One in eight women will be diagnosed with breast cancer in their lifetime, making it the second leading cause of death in women. The best way to increase the chances of survival is through early detection by mammogram. Now more than ever, it is important to spread the word on how to perform regular cancer screenings safely and effectively. In this article from The Dermo Lab and in recognition of Breast Cancer Awareness Month, we will discuss the importance of breast cancer screening and some preventative measures to share with your loved ones.
What is breast cancer screening?
Breast cancer screening involves checking a woman’s breast for cancer prior to the appearance of any signs or symptoms of the disease. All women should be informed by their health care provider about the best screening options for them.
Although breast cancer screening cannot prevent breast cancer, it can help detect it at an early stage, when it is more treatable. Ask your doctor which breast cancer screening tests are right for you and when you should have them.
What are the recommendations for breast cancer screening?
A woman is considered to be at average risk if she has no personal or family history of breast cancer, no genetic mutation known to increase the risk of breast cancer, and has not undergone chest radiation therapy before age 30. Have a look at the below guidelines!
- Women between the ages of 40 and 44 have the option of starting screening with a mammogram each year.
- Women ages 45 to 54 should have a mammogram every year.
- Women 55 and older can switch to mammography every other year, or choose to continue with annual mammograms. Screening should continue as long as the woman is healthy.
What are breast cancer screening tests?
A mammogram is an x-ray of the breast. For many women, mammograms are the best way to detect breast cancer at an early stage, when it is more treatable and before it is big enough to be felt or cause symptoms. Having regular mammograms can lower your risk of dying from breast cancer.
- Magnetic resonance imaging (MRI) of the breast
Breast MRI uses magnets and radio waves to take pictures of the breast. Breast MRI is used with mammography to screen women who are at high risk for breast cancer. Because breast MRI can appear abnormal even when there is no cancer, it is not used for women at average risk.
- Other tests
– Clinical breast exam: A clinical breast exam is an examination done by a healthcare professional, who uses his hands to feel for any lumps or other changes.
– Breast awareness: Knowing how your breasts look and feel can help you notice symptoms such as lumps, soreness, or changes in size that may be cause for concern. You should report any changes you notice to your doctor.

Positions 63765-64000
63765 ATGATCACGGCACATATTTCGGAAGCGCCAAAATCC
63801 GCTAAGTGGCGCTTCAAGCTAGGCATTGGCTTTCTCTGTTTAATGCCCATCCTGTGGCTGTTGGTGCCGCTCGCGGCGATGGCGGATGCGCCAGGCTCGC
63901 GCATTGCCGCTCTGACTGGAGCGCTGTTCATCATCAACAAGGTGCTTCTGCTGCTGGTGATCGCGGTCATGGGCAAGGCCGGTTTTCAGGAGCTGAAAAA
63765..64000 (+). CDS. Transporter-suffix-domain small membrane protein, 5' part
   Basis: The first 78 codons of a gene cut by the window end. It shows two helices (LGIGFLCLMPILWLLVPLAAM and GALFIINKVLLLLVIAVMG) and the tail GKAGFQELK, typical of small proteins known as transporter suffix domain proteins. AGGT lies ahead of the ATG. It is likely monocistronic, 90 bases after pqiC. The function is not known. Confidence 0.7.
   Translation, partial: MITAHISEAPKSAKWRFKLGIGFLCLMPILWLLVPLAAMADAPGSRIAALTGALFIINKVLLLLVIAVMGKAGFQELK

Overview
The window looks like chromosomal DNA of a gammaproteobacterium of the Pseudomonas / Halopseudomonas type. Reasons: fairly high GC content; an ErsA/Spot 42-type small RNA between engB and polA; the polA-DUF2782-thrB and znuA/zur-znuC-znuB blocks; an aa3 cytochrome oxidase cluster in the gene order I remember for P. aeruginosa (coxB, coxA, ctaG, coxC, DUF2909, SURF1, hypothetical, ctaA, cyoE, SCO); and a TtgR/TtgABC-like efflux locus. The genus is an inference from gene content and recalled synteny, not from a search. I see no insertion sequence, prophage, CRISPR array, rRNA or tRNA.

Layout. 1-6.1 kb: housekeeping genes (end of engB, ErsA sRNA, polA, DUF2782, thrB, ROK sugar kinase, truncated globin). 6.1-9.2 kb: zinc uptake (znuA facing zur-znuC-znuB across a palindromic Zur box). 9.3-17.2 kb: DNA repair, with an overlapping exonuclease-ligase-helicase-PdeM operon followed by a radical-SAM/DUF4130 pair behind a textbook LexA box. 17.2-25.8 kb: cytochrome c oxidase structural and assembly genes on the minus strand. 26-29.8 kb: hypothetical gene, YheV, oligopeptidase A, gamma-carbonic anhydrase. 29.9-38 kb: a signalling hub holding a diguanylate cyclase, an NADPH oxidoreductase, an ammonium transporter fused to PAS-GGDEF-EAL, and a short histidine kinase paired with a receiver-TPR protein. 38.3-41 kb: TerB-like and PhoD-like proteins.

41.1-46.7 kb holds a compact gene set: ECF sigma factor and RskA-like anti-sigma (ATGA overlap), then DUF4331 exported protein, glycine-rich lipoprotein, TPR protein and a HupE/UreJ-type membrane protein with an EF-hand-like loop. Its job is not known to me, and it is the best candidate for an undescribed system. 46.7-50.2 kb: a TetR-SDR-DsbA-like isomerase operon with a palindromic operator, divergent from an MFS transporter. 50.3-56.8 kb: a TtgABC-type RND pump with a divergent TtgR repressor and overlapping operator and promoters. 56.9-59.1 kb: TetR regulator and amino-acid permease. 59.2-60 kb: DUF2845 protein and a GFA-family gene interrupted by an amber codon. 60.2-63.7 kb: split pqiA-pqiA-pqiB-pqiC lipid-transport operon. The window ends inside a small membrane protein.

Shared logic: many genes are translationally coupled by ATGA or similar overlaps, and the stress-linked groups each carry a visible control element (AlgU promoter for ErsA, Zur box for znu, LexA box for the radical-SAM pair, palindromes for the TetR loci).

Can I reduce my risk of breast cancer?
There is no definitive way to prevent breast cancer, but there are things you can do to reduce your risk. Many risk factors are out of your control, such as being born female and getting older. But other risk factors can be changed and can reduce your risk.
For women who are known to be at increased risk for breast cancer, there are additional steps to be taken into consideration.
1- Achieve and maintain a healthy weight: Increased body weight and weight gain in adulthood are both linked to an increased risk of breast cancer after menopause. The American Cancer Society recommends avoiding excessive weight gain by balancing your diet and physical activity.
2- Be physically active: Many studies have shown that moderate to vigorous physical activity is linked to a lower risk of breast cancer, so it’s important to get regular physical activity.
3- Avoid or limit alcohol: Alcohol increases the risk of breast cancer. Therefore, it is best not to drink alcohol at all.
4- Eat a healthy diet: The possible link between diet and breast cancer risk is not clear, but it is an active area of study. Some studies have suggested that a diet rich in vegetables, fruits, and calcium-rich dairy products, but low in red and processed meats, may help reduce breast cancer risk.
5- Other factors that may reduce risk: Women who choose to breastfeed for at least several months after giving birth may also have an added benefit in reducing their risk of breast cancer.
How is breast cancer treated?
Breast cancer is treated in several ways, depending on its type and how far it has spread. People who have breast cancer often receive more than one type of treatment.
- Surgery. An operation in which doctors remove cancerous tissue.
- Chemotherapy. Using special drugs to shrink or kill cancer cells. The drugs may be pills you take or medicines given into your veins, or sometimes both.
- Hormone therapy. This prevents cancer cells from getting the hormones they need to grow.
- Biological therapy. This works on your body’s immune system to help it fight cancer cells or to control the side effects of other cancer treatments.
- Radiation therapy. Using high-energy radiation (similar to X-rays) to kill cancer cells.
Doctors from different specialties often work together to treat breast cancer.
Breast cancer screening involves looking for signs of breast cancer in all women, even if they have no symptoms. The goal of screening is to detect cancers at an early stage. Early-stage cancers are more treatable than later-stage cancers, and the chances of survival are higher. So go ahead, spread the word, and get screened for breast cancer!